The NeuroDiagnostic Institute on Indianapolis’ east side is Indiana’s first new psychiatric hospital in more than 50 years.
Just 20 months ago, Tandem Hospital Partners had set up a joint venture with St. Vincent to develop a series of tiny hospitals. Today, the results are far different from what either company probably imagined.
The state’s largest health system said earnings from operations climbed 4 percent, but investment losses pulled down total earnings by 70 percent.
A southern Indiana hospital that's struggled financially will close this spring after a decade of operation.
Major Health Partners is providing most of the money for the project—$15 million—and the city of Shelbyville and Shelby County each are committing nearly $1.6 million.
The developer that owns the land where Franciscan Health plans to build a $130 million orthopedic center in Carmel told city officials this week that taxes will be paid on the real estate in perpetuity, even if it sells the land to the health care system in the future.
Indiana University Health and Community Health Network have joined the national trend of posting online reviews, in a quest to win prospective patients and boost transparency.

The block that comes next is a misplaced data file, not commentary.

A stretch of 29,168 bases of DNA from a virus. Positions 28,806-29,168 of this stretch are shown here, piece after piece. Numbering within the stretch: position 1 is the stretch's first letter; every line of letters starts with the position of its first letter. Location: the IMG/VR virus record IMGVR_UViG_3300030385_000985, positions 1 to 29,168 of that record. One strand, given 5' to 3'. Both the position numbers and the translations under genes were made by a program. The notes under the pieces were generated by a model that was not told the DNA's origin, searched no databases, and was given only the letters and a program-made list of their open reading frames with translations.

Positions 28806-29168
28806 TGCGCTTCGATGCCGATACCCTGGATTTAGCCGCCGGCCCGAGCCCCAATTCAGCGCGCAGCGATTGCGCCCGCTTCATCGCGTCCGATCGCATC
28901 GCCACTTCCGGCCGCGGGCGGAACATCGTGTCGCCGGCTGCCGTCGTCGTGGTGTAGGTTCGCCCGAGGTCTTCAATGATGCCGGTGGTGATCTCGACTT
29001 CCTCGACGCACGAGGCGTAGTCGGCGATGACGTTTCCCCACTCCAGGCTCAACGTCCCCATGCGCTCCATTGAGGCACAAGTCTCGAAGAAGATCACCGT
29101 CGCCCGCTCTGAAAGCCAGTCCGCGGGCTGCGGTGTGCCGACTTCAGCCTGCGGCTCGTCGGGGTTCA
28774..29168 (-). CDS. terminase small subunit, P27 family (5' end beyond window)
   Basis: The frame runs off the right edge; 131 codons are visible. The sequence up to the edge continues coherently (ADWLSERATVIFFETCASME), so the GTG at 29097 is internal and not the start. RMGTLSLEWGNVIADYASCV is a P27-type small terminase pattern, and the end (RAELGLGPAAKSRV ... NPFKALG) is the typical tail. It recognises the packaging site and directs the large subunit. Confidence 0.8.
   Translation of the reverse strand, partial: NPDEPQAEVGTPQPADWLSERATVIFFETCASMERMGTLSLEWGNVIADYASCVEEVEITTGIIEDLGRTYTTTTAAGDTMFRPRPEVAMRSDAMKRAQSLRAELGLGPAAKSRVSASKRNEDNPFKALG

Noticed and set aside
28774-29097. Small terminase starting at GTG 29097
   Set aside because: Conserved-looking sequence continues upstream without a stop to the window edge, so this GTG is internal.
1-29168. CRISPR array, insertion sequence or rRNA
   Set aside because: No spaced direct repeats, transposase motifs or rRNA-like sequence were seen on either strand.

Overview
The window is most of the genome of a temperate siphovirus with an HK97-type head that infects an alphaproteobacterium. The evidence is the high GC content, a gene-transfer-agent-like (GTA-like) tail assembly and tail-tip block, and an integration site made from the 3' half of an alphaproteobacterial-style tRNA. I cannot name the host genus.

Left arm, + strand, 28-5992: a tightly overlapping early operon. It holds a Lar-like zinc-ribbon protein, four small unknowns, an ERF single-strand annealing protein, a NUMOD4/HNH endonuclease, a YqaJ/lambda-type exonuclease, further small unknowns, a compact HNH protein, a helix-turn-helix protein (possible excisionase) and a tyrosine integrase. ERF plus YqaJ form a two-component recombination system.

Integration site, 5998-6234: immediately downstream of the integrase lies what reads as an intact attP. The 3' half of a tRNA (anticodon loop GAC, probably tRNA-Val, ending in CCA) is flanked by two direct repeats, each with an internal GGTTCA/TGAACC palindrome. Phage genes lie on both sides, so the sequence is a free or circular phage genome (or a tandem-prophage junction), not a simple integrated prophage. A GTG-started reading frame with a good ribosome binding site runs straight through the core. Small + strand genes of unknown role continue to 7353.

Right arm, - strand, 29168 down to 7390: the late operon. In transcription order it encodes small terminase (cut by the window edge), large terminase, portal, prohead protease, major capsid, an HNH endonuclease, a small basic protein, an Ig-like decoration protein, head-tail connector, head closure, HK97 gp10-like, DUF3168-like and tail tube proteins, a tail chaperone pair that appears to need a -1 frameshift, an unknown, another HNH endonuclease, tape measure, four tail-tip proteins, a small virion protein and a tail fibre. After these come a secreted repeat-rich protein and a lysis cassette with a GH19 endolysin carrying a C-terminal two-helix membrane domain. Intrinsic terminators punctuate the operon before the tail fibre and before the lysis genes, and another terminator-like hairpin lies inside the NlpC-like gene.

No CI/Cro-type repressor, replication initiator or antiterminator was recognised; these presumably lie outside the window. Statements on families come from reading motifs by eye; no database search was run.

The private university has started conversations with the state for assuming control of the site that holds Larue D. Carter Memorial Hospital, which will close later this year.
Indianapolis hospitals are among those in the state imposing restrictions on visitors to try to curb the spread of flu.
State Sen. John Ruckelshaus said too many new hospitals, especially in small wealthy clusters, might be driving up the cost of health care. He said his bill was prompted by a recent effort by St. Vincent to rezone a 30-acre site in Carmel.
Starting Jan. 1, every U.S. hospital will be required to post standard charges online for every item and service they provide, from bandages and drugs to operating rooms and organ transplants.
The health system said the 15-year-old elevated train service needs major maintenance, but did not say whether the system would ever return to service.
It’s the foundation’s first capital campaign since 2010, when it raised $200 million. The money will be used for pediatric research, patient care, maternity and newborn health, and family support programs.
Riverview Health plans to build one of its new freestanding combined ER/urgent care facilities on Hazel Dell Road, south of 146th Street.
The standalone, two-story facility is expected to offer a wide array of inpatient and outpatient services, including addiction treatment, counseling and psychiatric intensive care.
The physicians’ group claims the Connersville health system misled it on patient volumes and has refused to adjust a subsidy to make up the difference.
Indiana hospitals are racking up millions of dollars in penalties for having too many patients return for care within a month of discharge.
The Indianapolis health system said it has not yet decided how to develop the site, but wants to keep its options open. It dropped plans four months ago to rezone the land after neighbors objected.